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Re: TCP flags to examine, proper resetting (was: no "flags x"? [CVS: cvs.openbsd.org: src])
- To: misc_(_at_)_openbsd_(_dot_)_org
- Subject: Re: TCP flags to examine, proper resetting (was: no "flags x"? [CVS: cvs.openbsd.org: src])
- From: Camiel Dobbelaar <cd_(_at_)_sentia_(_dot_)_nl>
- Date: Tue, 29 Oct 2002 20:35:02 +0100 (CET)
On Tue, 29 Oct 2002, Moritz Grimm wrote:
> Not examining all flags, including ECN (or any other tcp-extending flags
> that might happen/do exist), makes perfect sense. Camiel Dobbelaar uses
> S/SAFR, but I wonder about the remaining standard flags PSH, WND and
> URG. None of those seem to be legal for a connection initiation.
> PSH makes no sense, why should non-existent data payload go through to
> the listening daemon unbuffered, while no connection exists, yet? Same
> applies to WND and URG - flow control or urgent _data_ has nothing to do
> with the initial handshake. Wouldn't S/SAFRPWU be the "ideal" set of
> flags to check?
An ECN-setup packet has SEW set, so W should not be in the mask.
P and U probably don't belong in a SYN packet, but on the other hand:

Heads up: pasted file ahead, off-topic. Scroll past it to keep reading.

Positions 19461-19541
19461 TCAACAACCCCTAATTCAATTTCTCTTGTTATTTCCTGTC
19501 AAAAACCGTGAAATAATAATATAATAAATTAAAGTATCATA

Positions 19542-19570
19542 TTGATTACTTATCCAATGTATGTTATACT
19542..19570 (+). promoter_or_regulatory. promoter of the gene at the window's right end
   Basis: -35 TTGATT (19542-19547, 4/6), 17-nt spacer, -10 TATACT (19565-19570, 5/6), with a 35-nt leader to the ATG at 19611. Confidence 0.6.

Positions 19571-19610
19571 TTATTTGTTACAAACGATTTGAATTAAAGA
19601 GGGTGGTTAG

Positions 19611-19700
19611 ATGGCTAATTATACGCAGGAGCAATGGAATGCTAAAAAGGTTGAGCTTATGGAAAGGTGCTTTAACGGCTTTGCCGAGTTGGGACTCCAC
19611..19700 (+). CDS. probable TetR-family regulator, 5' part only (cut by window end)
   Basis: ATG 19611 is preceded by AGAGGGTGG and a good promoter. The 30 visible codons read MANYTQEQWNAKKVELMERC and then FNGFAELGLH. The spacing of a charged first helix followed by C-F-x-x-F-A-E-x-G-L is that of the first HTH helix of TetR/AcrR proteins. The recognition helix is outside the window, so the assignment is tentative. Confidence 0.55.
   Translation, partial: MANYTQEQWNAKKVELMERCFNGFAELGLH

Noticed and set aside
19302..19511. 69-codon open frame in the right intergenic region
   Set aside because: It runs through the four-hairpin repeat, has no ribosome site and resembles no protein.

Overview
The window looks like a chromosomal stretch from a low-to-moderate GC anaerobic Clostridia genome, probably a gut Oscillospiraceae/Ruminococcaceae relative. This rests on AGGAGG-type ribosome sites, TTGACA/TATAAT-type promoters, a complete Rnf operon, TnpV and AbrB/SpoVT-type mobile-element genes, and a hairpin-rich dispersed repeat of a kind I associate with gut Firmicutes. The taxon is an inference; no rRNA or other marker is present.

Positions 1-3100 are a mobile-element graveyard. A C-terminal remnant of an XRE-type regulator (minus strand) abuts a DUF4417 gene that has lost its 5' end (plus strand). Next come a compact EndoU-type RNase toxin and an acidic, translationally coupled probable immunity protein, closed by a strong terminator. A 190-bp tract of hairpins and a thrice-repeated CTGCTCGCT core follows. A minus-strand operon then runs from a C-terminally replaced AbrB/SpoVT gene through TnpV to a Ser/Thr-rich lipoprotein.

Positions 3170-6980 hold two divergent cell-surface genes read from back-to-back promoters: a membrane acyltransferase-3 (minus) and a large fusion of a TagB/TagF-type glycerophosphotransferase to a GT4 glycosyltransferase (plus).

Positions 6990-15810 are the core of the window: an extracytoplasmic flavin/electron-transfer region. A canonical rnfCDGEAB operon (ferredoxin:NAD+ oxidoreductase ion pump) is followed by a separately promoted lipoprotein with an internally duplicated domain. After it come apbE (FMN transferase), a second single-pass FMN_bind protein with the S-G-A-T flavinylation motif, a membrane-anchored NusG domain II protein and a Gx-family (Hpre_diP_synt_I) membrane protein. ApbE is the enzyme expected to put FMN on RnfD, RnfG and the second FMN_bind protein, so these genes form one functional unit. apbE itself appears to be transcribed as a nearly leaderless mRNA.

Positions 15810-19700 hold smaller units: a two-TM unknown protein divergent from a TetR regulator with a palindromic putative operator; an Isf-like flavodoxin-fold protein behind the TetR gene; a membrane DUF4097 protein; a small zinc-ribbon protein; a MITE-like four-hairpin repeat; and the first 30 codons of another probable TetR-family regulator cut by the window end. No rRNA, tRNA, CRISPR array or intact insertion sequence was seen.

there are broken stacks out there, and you probably want most of the net
to be able to talk to you and vice versa.
S/SAFR is really a compromise, those are the four flags that really matter
for connection establishment and closing. I see all the others as just
That said, you may want to be more strict with the flags if you want to
protect hosts against fingerprinting. Here's nmap -O at work (the tcpdump
filters on packets with SYN set, but not plain S or SA).
zigzag$ sudo tcpdump -i lo0 -n 'tcp & 2 = 2 and tcp != 2 and tcp != 18'
tcpdump: listening on lo0
20:13:40.950464 127.0.0.1.50631 > 127.0.0.1.22: SE 249035464:249035464(0)
win 1024 <wscale 10,nop,mss 265,timestamp 1061109567 0,eol>
20:13:40.950626 127.0.0.1.50633 > 127.0.0.1.22: SFP 249035464:249035464(0)
win 1024 urg 0 <wscale 10,nop,mss 265,timestamp 1061109567 0,eol>
SFP is obviously invalid. rfc-3168 says that SE is invalid too: "A host
MUST NOT set ECT on SYN or SYN-ACK packets".
S/SAFR lets SE through, so you may want to block that seperately.
Note that nmap doesn't use SU, SP or SUP for fingerprinting, so I guess
those are harmless (but it's hardly conclusive evidence). :-)
So, put together, this may be good practice if you're really cautious:
block in proto tcp ... flags SE/SEW
pass in proto tcp ... flags S/SAFR keep state
BTW. I'd love to see evidence of SP, SU or SUP 'in the wild'.
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